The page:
Media 123Movies streaming is a technology that has been significantly boosted by limited bandwidths in the network, but which begins on the local device: At its core, the only thing that matters is that an audio or video file from the player (123Movies streaming client, renderer) is not fully loaded but arrives there in a constant flow of small data packets. This has the decisive advantage that playback can start immediately even with the typically very large amounts of data. Videos from the web or videos on demand cannot be realized in any other way with limited bandwidth. In addition, such 123Movies streaming ensures in practice (but not in principle) for online video stores, for example, that the client device only receives some temporary data, but not the entire media object.

Up to now, the principle of media 123Movies streaming does not require any user knowledge: the devices or software players simply master it, and when 123Movies streaming in the local network or on the web, only the hardware has to be suitable and enable the necessary throughput: up to 50 Mbit / s required the 123Movies streaming bites with Blu-ray films, with Divx to HD quality the requirements range from 3 to 30 Mbit / s. Audio streams only require stream packets in the kbit range and do not represent a hurdle anywhere.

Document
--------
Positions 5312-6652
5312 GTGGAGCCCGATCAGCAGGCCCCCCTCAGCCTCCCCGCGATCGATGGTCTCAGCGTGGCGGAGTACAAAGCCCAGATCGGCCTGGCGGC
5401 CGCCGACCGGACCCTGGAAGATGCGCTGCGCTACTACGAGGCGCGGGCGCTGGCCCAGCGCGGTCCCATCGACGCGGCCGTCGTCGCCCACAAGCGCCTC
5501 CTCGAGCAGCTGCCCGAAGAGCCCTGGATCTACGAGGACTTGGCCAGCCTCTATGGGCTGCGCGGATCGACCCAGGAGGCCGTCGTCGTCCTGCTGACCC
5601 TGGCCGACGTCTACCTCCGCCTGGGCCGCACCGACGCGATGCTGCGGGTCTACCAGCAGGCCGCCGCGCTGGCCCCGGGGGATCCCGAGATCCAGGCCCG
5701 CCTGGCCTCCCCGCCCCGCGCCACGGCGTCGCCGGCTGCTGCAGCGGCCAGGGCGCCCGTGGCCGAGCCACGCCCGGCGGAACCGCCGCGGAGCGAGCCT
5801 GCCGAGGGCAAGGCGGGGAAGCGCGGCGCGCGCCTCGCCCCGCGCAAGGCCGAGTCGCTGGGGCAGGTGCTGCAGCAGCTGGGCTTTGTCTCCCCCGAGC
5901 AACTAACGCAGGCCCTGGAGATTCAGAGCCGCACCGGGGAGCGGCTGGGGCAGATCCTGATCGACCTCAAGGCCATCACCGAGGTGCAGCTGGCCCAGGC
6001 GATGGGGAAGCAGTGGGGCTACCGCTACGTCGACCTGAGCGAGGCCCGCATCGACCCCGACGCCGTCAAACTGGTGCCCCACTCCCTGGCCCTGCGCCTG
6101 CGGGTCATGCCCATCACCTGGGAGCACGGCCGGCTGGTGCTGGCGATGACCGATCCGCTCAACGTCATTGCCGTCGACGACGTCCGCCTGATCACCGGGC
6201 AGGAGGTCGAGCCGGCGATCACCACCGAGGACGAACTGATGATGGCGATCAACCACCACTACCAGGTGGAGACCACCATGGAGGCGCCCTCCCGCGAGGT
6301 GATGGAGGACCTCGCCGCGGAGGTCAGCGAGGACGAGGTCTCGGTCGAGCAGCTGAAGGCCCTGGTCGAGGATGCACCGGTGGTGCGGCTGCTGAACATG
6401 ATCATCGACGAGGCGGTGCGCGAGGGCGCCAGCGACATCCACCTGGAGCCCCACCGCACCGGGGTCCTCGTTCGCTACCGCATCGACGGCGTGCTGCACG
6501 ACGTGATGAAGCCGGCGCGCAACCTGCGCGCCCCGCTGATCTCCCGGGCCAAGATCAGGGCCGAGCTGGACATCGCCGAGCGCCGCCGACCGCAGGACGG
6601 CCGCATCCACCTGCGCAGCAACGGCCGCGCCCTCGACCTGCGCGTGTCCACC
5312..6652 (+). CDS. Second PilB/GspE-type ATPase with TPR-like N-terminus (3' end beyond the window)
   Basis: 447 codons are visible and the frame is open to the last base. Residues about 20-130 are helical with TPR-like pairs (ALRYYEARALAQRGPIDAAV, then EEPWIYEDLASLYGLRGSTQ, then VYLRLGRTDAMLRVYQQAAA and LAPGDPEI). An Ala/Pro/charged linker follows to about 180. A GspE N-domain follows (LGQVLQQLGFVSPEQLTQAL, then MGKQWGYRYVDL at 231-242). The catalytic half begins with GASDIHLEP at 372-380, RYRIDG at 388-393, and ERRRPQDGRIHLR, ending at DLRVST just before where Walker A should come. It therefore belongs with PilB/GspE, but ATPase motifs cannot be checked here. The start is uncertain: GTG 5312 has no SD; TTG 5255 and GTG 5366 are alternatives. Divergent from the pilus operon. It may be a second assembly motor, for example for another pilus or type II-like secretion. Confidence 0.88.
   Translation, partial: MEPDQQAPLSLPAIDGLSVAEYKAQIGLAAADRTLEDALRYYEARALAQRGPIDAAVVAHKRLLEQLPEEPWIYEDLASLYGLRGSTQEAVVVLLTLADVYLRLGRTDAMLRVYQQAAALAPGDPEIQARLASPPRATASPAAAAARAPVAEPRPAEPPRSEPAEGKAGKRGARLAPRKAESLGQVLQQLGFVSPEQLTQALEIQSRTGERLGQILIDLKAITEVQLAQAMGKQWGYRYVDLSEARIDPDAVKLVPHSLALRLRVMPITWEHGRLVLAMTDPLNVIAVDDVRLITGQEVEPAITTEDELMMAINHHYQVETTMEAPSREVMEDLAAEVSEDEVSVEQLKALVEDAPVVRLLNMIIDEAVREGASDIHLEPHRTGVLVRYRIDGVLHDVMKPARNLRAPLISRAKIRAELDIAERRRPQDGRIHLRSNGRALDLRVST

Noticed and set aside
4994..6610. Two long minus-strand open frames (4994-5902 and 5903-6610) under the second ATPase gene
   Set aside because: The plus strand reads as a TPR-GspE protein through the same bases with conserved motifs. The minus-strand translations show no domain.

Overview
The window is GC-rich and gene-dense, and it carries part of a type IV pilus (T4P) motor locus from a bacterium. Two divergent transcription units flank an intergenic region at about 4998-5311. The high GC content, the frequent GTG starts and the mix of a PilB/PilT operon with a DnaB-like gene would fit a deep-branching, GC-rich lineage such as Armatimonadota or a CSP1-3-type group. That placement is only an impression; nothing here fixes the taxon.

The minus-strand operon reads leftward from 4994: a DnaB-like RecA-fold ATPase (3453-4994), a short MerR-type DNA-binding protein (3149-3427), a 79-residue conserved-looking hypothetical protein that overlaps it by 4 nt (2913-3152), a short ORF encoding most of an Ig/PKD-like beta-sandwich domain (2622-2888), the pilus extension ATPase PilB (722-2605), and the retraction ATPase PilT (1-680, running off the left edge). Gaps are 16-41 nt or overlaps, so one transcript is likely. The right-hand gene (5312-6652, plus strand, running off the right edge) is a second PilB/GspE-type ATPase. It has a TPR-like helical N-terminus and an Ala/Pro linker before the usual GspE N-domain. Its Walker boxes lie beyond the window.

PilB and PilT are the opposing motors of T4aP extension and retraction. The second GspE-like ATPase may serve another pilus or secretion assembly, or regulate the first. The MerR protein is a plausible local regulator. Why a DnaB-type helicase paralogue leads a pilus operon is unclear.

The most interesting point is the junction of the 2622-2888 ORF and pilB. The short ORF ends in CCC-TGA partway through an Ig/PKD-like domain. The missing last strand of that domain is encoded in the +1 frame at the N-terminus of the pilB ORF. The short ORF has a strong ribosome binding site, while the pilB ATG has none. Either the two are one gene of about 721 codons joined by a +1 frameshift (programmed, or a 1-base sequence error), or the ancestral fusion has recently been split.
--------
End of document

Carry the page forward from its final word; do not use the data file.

In the network: UPnP / DLNA-compatible 123Movies streaming servers

Classic network releases are sufficient to stream media in the home network – at least as long as only intelligent devices such as PCs or tablets are involved as clients. However, shares at file and folder level require access rights and passwords. UPnP / DLNA servers are easier to maintain at this point: All media are available without authentication, since UPnP only allows playback, but no access at the file level (copy, change, delete). Another major advantage of a UPnP server is that clients such as smart TVs or AV receivers come into play, which cannot do anything with network sharing at file level. And a third advantage is the preparation of the media files in handy categories such as “title”, “album” or year of publication.